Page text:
Book Image

Unity 2017 Game Optimization - Second Edition

By : Chris Dickinson
Book Image

Unity 2017 Game Optimization - Second Edition

By: Chris Dickinson

Overview of this book

Unity is an awesome game development engine. Through its massive feature-set and ease-of-use, Unity helps put some of the best processing and rendering technology in the hands of hobbyists and professionals alike. This book shows you how to make your games fly with the recent version of Unity 2017, and demonstrates that high performance does not need to be limited to games with the biggest teams and budgets. Since nothing turns gamers away from a game faster than a poor user-experience, the book starts by explaining how to use the Unity Profiler to detect problems. You will learn how to use stopwatches, timers and logging methods to diagnose the problem. You will then explore techniques to improve performance through better programming practices. Moving on, you will then learn about Unity’s built-in batching processes; when they can be used to improve performance, and their limitations. Next, you will import your art assets using minimal space, CPU and memory at runtime, and discover some underused features and approaches for managing asset data. You will also improve graphics, particle system and shader performance with a series of tips and tricks to make the most of GPU parallel processing. You will then delve into the fundamental layers of the Unity3D engine to discuss some issues that may be difficult to understand without a strong knowledge of its inner-workings. The book also introduces you to the critical performance problems for VR projects and how to tackle them. By the end of the book, you will have learned to improve the development workflow by properly organizing assets and ways to instantiate assets as quickly and waste-free as possible via object pooling.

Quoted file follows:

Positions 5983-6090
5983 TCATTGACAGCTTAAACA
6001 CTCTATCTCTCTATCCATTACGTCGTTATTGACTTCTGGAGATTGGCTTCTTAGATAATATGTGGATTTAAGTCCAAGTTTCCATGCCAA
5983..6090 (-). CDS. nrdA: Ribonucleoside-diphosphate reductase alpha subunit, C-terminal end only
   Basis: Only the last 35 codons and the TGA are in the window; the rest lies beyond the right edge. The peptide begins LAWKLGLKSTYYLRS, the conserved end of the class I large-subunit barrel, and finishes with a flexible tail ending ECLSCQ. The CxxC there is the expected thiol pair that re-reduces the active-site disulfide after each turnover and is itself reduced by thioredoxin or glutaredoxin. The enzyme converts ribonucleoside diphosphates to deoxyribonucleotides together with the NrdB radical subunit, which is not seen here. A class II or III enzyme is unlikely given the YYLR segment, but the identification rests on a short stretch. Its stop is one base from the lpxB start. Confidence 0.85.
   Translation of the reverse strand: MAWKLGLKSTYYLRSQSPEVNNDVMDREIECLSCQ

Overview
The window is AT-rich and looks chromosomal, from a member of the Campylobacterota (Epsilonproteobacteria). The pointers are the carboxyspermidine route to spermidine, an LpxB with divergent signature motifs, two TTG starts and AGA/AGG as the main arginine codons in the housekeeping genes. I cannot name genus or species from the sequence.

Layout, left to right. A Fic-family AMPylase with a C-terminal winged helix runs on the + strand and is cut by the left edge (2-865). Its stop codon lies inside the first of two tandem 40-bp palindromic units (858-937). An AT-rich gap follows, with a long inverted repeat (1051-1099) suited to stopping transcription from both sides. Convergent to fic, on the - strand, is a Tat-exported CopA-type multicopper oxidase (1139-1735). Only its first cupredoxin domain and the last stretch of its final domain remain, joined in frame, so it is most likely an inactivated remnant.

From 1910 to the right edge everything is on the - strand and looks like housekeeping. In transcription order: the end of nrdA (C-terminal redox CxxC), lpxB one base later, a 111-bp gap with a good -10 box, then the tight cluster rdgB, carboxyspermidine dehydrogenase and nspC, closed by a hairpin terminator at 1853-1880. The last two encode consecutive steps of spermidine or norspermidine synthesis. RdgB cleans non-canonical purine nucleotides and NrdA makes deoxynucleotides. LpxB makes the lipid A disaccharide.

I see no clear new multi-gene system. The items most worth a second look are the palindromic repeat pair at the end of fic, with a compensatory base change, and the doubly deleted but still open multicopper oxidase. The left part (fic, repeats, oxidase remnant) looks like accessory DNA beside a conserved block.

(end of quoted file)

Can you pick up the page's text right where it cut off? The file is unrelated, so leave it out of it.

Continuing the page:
Table of Contents (17 chapters)
Title Page
About the Author
About the Reviewers
Customer Feedback
Software and Hardware List

Profiling memory

There are two issues we are concerned about when it comes to memory management: how much we're consuming, and how often we're allocating new blocks. Let's cover each of these topics separately.

Profiling memory consumption

We do not have direct control over what is going on in the Native Domain since we don't have the Unity Engine source code and hence can't add any code that will interact with it directly. We can, however, control it indirectly by means of various script-level functions that serve as interaction points between Managed and Native Code. There are technically a variety of memory allocators available, which are used internally for things such as GameObjects, Graphics objects, and the Profiler, but these are hidden behind the Native-Managed Bridge.

However, we can observe how much memory has been allocated and reserved in this Memory Domain via the Memory Area of the Profiler window. Native memory allocations show up under the values labeled Unity, and we can even...